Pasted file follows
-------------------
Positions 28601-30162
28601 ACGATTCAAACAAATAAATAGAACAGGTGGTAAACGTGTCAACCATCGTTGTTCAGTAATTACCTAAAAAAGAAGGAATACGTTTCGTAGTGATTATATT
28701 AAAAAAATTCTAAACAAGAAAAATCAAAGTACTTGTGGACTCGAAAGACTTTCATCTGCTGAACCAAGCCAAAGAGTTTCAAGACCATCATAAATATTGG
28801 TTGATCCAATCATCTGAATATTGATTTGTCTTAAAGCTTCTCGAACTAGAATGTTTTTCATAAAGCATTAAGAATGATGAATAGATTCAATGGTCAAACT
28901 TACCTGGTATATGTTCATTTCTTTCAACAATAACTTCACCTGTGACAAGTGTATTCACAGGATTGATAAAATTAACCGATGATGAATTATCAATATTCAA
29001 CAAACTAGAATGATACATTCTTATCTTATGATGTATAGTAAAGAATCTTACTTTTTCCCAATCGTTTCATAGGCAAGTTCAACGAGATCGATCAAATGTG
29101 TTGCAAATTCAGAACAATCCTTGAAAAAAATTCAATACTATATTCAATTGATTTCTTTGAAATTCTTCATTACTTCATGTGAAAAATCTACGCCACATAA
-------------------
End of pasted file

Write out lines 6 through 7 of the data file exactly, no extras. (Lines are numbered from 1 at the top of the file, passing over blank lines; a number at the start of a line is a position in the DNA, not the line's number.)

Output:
29001 CAAACTAGAATGATACATTCTTATCTTATGATGTATAGTAAAGAATCTTACTTTTTCCCAATCGTTTCATAGGCAAGTTCAACGAGATCGATCAAATGTG
29101 TTGCAAATTCAGAACAATCCTTGAAAAAAATTCAATACTATATTCAATTGATTTCTTTGAAATTCTTCATTACTTCATGTGAAAAATCTACGCCACATAA